a small but growing number of investments that private-equity firms are making in primary-care physician practices that are ahead of the curve in offering new care delivery and payment models. Investors see an opportunity in being early participants in value-based care, even as the business case is still unclear given mixed results in Medicare's payment and delivery reform demonstrations so far.
But the niche is well-suited for private-equity firms, which feed on uncertainty, said Todd Spaanstra, a partner at Crowe Horwath, an accounting and consulting firm.
This is not about quality of care, it is about the idea that business people think that "value-based care" and "risk-based contracting" are the current rages, and so there is money to be made investing in entities that seem to fit in with these fashions.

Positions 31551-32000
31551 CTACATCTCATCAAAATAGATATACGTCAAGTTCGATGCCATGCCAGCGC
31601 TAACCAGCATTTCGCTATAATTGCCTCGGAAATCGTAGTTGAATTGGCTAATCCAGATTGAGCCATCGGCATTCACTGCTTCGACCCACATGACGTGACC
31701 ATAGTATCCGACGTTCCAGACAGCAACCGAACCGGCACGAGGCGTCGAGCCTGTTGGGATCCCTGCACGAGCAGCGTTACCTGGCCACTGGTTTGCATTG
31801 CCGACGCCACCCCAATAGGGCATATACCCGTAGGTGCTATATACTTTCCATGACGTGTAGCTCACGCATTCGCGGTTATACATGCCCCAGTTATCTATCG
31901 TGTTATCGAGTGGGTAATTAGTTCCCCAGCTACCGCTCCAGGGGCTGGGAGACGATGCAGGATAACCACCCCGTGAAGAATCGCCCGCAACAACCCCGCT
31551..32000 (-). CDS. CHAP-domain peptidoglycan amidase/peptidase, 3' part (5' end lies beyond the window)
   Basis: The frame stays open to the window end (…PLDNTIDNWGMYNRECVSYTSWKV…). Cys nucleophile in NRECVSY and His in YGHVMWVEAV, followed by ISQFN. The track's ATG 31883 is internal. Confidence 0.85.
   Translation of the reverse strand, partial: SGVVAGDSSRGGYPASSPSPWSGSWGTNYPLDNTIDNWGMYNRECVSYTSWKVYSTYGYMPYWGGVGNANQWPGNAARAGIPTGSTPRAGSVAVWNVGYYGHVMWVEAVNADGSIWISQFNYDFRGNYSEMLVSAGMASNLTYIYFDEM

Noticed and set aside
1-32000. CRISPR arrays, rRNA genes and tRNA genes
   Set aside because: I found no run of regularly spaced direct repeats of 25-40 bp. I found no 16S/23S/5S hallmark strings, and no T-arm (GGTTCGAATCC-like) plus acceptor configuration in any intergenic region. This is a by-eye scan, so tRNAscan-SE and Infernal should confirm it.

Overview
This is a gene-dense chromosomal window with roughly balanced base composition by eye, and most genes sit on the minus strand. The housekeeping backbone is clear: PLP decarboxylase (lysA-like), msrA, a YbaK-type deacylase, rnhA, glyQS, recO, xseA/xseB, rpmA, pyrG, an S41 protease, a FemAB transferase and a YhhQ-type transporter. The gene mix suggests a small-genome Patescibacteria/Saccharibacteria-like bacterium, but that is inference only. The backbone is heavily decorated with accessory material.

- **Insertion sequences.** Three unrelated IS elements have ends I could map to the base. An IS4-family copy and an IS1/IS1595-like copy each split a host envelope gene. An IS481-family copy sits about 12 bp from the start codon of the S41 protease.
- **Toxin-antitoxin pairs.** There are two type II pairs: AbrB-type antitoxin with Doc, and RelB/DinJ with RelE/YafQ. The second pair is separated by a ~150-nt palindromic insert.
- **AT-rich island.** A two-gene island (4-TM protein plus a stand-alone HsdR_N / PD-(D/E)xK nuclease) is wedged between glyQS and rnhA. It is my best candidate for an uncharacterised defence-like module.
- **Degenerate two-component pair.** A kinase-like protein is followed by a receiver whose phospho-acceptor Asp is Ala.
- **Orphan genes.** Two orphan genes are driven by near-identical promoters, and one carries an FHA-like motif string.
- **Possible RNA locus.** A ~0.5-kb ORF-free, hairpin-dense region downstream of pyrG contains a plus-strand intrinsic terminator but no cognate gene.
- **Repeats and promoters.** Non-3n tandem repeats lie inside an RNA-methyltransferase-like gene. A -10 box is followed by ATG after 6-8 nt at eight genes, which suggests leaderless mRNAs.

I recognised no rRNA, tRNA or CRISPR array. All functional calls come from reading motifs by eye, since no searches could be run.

said Slava Girzhel, managing director at KeyBanc Capital Markets. 'There's a lot of discussion about private-equity investing in risk-based models, and I do think we'll see more of that.'
Continuous, coordinated, comprehensive and compassionate care may suffer when the time horizons are not that long, and the owners of the practice are ultimately looking to sell it.
The long-term opportunity for private-equity firms is the ability to sell these managed-care-savvy medical groups to insurers or health systems, which may pay a premium for the care-coordination expertise and data analytics these practices offer.
The typical private-equity investment timetable is short—about five years. At that point, the firm would probably look to sell the practice, ideally to an insurance company or a health system, said Dan Hosler, a principal at private-equity firm Sterling Partners.